IR35 – Part of HMRC’s fight against tax avoidance
The intermediaries legislation, or IR35 as it is better known, is tax avoidance legislation targeting ‘deemed employees’. These are workers supplying their services to clients via an intermediary, such as a limited company, who would be classed as employees under employment law if not for the intermediary, and so should be taxed like employees.
HMRC enforces the rules to determine whether a limited company contractor is a deemed employee for tax purposes. The legislation is notoriously complex. Falling foul of the Act can lead to substantial costs in back taxes, fines and penalties and liability can now be traced to not only the contractor’s limited company, but also the agency or hirer.
On top of this, falling within IR35 tax status means a contractor could suffer a 20% decrease in net take-home pay. It’s no surprise most contractors are reluctant to take on contracts that are caught by IR35.
Who is affected by IR35?
Until recently, only contractors have been responsible for establishing their IR35 status. However, reforms in the public sector mean that from April 2017:
- Hirers – public sector clients - determine the IR35 status of contractors
- Agencies are responsible for calculating and deducting tax from contractors’ pay
- Agencies risk liability for unpaid tax and penalties if an IR35 evaluation is incorrect
- Accountants risk losing their contractor clients, as contractors are forced into payroll solutions
With private sector changes expected to soon follow, every organisation that engages contractors could soon be affected by IR35.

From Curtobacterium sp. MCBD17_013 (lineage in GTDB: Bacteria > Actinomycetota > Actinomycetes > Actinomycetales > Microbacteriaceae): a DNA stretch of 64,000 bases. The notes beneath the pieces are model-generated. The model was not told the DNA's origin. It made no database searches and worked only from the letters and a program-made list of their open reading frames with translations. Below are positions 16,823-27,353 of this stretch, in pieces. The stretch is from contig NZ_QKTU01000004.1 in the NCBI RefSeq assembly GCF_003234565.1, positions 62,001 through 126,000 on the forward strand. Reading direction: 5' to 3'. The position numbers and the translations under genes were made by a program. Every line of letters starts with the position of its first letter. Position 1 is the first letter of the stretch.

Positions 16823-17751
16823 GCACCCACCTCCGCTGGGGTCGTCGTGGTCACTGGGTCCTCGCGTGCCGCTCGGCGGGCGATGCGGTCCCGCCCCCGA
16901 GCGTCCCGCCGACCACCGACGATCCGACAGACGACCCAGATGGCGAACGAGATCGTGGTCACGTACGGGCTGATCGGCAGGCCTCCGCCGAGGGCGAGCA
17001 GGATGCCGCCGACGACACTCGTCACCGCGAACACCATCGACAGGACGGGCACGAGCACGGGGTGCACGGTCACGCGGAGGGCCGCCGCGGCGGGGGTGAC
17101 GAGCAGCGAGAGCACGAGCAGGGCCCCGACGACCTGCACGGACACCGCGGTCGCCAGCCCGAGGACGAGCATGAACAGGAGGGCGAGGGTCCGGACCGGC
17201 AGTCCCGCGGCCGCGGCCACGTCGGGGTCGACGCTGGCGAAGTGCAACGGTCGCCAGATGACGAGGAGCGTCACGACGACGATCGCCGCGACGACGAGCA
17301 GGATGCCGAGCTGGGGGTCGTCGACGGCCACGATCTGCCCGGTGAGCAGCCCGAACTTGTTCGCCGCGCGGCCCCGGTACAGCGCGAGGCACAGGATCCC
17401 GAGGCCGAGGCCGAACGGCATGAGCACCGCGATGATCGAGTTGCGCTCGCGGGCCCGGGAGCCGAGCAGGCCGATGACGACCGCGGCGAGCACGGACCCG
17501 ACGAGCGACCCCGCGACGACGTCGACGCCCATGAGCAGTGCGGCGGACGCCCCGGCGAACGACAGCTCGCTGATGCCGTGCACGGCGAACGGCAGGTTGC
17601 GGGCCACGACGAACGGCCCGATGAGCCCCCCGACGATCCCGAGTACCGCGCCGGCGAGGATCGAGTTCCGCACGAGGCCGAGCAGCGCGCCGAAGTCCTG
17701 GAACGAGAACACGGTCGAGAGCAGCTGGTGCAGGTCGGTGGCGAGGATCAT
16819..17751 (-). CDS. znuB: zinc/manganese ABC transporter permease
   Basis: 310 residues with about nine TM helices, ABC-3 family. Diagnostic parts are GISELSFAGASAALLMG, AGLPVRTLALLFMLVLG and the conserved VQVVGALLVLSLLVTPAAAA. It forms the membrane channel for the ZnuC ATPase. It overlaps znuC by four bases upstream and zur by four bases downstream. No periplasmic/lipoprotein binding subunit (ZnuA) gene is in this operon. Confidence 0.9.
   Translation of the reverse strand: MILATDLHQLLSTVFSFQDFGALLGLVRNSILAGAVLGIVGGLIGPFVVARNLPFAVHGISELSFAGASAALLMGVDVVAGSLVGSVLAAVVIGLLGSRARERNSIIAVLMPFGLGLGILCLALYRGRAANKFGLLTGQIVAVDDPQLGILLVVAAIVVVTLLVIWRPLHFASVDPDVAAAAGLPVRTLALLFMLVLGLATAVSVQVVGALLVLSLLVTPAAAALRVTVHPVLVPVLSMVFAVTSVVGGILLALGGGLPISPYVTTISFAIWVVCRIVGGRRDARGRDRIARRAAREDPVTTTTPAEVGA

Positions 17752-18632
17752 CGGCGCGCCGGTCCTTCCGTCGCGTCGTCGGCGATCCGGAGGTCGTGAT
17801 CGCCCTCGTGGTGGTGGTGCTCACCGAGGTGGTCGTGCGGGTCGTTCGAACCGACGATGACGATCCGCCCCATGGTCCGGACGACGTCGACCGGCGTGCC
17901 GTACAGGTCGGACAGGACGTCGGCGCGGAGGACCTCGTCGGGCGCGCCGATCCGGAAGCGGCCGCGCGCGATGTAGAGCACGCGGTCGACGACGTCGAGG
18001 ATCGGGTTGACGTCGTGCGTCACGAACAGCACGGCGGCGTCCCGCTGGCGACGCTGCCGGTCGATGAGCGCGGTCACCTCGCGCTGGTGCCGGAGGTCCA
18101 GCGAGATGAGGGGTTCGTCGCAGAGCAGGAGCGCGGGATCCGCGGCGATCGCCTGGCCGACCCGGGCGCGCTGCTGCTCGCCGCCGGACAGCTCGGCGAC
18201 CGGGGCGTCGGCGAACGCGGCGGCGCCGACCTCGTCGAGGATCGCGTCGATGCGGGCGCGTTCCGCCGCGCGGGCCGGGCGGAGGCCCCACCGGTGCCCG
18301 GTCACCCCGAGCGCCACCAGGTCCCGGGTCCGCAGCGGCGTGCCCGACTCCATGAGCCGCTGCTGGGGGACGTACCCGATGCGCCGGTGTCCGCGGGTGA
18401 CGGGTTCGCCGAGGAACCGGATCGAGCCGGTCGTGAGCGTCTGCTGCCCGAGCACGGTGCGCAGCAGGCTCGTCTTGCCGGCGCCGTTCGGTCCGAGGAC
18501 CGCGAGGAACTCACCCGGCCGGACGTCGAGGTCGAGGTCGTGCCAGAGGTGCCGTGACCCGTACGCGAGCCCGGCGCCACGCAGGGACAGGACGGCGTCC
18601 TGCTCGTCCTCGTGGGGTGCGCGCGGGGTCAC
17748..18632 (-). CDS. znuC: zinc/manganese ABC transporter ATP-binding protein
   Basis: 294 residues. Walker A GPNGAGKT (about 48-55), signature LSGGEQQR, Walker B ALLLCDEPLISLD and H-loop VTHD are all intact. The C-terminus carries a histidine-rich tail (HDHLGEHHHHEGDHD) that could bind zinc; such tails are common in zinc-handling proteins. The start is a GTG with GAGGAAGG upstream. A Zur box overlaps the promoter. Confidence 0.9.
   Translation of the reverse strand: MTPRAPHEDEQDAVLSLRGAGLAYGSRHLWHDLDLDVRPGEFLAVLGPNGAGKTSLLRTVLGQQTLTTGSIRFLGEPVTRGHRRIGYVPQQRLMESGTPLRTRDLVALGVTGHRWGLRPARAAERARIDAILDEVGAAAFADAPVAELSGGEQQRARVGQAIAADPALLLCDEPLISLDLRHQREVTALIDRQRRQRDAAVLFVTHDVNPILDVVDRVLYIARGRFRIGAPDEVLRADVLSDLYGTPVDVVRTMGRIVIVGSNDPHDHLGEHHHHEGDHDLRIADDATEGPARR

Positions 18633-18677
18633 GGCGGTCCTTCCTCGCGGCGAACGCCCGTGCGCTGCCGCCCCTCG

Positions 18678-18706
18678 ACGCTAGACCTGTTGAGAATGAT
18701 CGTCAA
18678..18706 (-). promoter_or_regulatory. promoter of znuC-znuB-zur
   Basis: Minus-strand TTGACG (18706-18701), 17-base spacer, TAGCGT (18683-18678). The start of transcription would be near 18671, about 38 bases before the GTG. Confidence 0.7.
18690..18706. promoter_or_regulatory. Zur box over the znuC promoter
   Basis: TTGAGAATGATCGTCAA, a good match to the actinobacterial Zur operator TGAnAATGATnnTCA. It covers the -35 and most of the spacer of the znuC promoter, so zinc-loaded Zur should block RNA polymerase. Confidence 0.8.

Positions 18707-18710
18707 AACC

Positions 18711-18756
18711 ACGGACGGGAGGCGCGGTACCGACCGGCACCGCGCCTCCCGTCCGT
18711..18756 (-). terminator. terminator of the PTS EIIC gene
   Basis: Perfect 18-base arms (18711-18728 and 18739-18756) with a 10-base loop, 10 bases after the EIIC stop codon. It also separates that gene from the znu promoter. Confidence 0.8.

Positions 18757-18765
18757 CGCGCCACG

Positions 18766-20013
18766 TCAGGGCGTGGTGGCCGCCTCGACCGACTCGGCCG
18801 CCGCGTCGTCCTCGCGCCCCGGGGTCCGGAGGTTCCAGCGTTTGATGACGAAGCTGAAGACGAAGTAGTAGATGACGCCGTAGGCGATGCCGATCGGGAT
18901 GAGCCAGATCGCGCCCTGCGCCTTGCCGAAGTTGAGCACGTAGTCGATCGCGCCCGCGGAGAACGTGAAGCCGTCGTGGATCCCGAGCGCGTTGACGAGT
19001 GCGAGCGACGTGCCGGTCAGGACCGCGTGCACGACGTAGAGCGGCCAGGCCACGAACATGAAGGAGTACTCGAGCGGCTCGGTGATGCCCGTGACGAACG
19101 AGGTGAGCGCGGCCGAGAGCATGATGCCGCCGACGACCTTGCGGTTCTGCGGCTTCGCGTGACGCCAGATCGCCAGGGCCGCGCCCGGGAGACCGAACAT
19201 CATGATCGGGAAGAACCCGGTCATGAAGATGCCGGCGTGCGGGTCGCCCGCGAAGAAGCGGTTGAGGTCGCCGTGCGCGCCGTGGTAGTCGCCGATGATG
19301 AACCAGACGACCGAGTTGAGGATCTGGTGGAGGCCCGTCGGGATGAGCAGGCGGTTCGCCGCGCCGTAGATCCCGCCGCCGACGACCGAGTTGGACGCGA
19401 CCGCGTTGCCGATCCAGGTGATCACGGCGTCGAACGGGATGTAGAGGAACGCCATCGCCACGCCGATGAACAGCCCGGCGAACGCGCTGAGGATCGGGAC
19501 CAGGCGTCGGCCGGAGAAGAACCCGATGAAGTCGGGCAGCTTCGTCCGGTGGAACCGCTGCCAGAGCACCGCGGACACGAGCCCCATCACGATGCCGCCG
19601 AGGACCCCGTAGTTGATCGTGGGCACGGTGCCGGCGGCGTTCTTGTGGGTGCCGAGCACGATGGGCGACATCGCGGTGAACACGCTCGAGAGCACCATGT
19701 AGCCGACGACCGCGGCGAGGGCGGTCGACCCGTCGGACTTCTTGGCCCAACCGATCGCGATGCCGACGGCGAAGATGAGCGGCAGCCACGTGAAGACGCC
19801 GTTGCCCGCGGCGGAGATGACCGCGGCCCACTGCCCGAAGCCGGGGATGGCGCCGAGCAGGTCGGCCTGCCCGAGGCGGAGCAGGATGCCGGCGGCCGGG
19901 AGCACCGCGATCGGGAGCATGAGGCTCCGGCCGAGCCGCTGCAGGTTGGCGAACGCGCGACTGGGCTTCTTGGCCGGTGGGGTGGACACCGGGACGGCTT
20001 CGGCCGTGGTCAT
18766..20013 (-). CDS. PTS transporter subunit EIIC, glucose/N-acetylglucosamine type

‘IR35 (intermediaries legislation): find out if it applies’
- HMRC’s introductory guide to IR35
- Explains how IR35 might apply in certain scenarios
- Beware, HMRC’s opinion won’t always align with employment law
You can view this guidance on the gov.uk website.
Employment Status Manual [ESM3000]
- Used by HMRC’s compliance officers
- Constantly updated in line with latest court and tax tribunal judgements
You can view this manual on the gov.uk website.
HMRC’s contract review service and IR35 helpline
- Contractors advised to steer well clear
- IR35 Shield delivers an unbiased verdict without putting you at risk of investigation
The intermediaries legislation has been consolidated in both:
- Income Tax (Earnings and Pensions) Act 2003 (Part 2, Chapter 8)
- Statutory Instrument Social Security Contributions (Intermediaries) Regulations 2000
In March 2017, legislation was published confirming the changes to the enforcement of IR35 in the public sector:
- Finance (No. 2) Bill 2017 (Part 1, Chapter 2)
The history of IR35
1968 - The element of ‘control’ first appears
- Ready Mixed Concrete Ltd v Minister of Pensions and National Insurance (1968)
A contract of service exists if the contractor: “agrees that in the performance of service he will be subject to the other’s control”.
2000 - IR35 becomes law
- Intermediaries legislation adopted in 2000 Finance Act
- Introduced to address perceivably large number of workers incorporating to reduce their tax liability
2011 - OTS review of IR35
- The Office of Tax Simplification (OTS) publishes damning review of IR35
- Review calls for IR35 to either be suspended or better enforced by HMRC
2012 - Business Entity Tests (BETs)
- HMRC introduces framework to better administer IR35 in form of BETs
- BETs scrapped in April 2015 after clients mistake it for an IR35 status test, rather than a filter mechanism to assess risk
2016/2017 - Public Sector IR35 Reforms
- Consultation released in May 2016 proposing plans to shift the IR35 compliance burden and tax liability in the public sector onto agencies and hirers
- Plans to legislate the changes are confirmed in the 2016 Autumn Statement, with draft legislation released in December 2016
- The new rules adopted in the 2017 Finance Act
IR35 Status Factors
These are the main factors affecting employment status, as per the case law, and their relative weights shown by size. This is a very high level perspective, and there are many nuances with testing status, which is why we ask over a hundred questions when assessing your status.